But when I am working in my study, the cold works its way through the floor boards and sends me running for my big, midwinter down jacket. When I breathe out white breath billows across the computer screen. Sometimes my fingers are so cold that I can barely type on the keyboard. And since infrared filament heaters are dangerous to keep on at night, the preparations for sleeping at night resemble pitching camp: dress up in fleece layers, don my fleece cap, fluff up two layers of down pillows, prop up the closed cell foam ground mat against the three layers of curtains to stop the draft, slip under a thick fleece blanket and lie on top of three layers of fleece sheets underneath, and finally pull the huge down quilt over us. If someone would walk in on us at night while we slept they would come across a huge lump on top of the bed, with no evidence whatsoever of inhabitants. Even our breathing is absorbed by the profoundness of the layers.
Waking up provides a wonderful exercise in will power. You open your eyes and wonder if it is light or dark outside because the curtains are so thick that no light passes through. You tentatively reach your hand into the world outside your cocoon of warmth, instantly recognizing this environment is hostile, not unlike that of Mars. You pat around until you locate the bed light, switch it on, and let out an experimental breath: snowfall… ice storm … whiteout … You imagine having slept all night on a block of dry ice. And that is precisely what your foot tells you when you poke it out and set it down on the floor. The temptation is to pull it right back in, like a snail’s eye stalk, but it’s time to get ready for work and you want to beat the crush of the Tokyo rush hour trains and you’d also like to get in a mug of tea and check the e-mail… so out you jump, dancing about the tatami like an Irish dancer, rush to the toilet, let out a yelp as you bare your bottom, dance back out to the shower, turn on the gushing, smoking river of heat, dash to the kitchen to set the kettle to boil, pop two slices of bread into the microwave-oven, and scamper back to the shower for a few minutes of revitalization. You turn up the water heat high enough to turn your skin blooming red before breaking the bathroom door open just long and wide enough to snatch the towel and slipping it into the sauna of the shower stall. Dried off you can safely negotiate the sub-arctic temperatures and dismiss the imaginary penguins tottering about the hallway, to do your shaving and prepare the tea.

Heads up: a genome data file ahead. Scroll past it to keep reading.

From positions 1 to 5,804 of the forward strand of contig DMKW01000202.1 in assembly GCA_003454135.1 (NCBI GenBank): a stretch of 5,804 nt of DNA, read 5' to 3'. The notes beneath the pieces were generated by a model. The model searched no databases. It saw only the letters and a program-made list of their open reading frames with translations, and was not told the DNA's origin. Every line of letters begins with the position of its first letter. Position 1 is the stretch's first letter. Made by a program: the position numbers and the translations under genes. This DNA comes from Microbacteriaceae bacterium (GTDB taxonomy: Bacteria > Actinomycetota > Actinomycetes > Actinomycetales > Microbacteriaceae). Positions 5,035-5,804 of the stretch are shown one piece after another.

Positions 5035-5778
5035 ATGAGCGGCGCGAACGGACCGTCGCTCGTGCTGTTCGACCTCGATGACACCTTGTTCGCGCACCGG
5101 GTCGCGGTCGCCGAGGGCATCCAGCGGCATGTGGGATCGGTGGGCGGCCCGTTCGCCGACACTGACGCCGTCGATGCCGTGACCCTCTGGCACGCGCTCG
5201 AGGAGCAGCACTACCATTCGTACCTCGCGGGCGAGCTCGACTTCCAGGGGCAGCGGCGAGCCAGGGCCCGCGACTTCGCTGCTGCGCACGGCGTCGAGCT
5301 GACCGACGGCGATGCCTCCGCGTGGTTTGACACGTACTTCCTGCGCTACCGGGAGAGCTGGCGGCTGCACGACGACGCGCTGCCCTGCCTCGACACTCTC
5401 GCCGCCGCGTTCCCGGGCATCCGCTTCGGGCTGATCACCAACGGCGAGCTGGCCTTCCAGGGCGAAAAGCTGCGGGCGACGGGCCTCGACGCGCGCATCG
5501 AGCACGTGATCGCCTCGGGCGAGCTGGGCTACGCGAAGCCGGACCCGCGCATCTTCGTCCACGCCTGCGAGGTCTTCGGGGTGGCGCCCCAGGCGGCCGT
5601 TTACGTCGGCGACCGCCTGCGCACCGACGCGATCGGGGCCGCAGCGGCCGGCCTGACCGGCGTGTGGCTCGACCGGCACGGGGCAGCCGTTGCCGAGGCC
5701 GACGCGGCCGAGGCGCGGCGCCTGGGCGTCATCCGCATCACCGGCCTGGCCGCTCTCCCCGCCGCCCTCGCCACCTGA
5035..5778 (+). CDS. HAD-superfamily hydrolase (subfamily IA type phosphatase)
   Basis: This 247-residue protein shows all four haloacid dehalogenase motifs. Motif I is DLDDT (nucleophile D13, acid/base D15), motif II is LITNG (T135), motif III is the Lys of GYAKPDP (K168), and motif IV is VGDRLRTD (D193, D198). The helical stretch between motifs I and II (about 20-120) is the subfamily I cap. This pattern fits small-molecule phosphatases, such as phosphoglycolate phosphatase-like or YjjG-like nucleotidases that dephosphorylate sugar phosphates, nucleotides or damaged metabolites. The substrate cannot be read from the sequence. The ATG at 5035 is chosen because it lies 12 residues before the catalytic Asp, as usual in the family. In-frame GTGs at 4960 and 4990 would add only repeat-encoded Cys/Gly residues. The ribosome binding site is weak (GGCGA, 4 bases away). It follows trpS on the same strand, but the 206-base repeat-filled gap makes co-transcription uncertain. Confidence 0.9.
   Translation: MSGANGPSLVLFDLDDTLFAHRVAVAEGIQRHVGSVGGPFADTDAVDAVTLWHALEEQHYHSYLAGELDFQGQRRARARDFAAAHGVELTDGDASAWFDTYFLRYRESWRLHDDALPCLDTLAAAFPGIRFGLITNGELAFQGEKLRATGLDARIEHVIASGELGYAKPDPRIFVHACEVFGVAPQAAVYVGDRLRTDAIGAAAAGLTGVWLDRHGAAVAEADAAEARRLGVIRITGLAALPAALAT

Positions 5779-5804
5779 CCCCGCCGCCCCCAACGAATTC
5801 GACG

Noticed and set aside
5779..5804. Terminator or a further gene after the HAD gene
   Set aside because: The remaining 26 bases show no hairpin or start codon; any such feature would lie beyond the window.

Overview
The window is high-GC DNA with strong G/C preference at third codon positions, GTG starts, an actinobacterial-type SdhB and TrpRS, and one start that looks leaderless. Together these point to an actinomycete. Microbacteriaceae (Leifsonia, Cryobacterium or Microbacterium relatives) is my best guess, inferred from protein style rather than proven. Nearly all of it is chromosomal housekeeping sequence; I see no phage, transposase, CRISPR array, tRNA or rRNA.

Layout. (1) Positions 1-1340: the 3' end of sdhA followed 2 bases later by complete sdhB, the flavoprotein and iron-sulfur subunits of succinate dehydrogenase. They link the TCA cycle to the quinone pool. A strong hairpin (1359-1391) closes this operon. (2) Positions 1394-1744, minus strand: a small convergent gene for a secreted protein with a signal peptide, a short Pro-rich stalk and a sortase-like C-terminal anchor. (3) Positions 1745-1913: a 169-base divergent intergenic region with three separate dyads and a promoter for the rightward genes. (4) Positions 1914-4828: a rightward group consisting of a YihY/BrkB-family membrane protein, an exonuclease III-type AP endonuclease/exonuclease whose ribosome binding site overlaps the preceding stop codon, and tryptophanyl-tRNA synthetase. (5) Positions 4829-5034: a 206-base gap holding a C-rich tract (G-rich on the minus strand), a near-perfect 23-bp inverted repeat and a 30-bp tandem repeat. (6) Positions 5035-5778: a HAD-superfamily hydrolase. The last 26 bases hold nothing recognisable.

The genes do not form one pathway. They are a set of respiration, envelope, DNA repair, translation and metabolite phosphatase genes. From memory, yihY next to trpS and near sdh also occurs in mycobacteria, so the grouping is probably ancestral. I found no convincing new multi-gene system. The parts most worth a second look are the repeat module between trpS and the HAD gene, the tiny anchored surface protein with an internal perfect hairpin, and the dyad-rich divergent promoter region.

But it doesn’t last long. Like the shadowy ghouls in the movie “Ghost”, the cold creeps back again and uses the soles of your feet to reacquaint you with the concept of stack ventilation. So back you go to mouse dancing, slapping on layers like a pancake artiste, until all contact with the outside world is reduced to the circle around your face and the inconvenience of your fingers. You stoke your core with piping hot tea and toast spread with a thin film of butter, and then you’re off, into the purveyor of all this defensiveness: the out of doors.
But of course, it is warmer outside than inside. As you march away toward the train station you unbutton your coat and let the morning sunshine take a peek in. You don’t look back; the suction itself might be too much.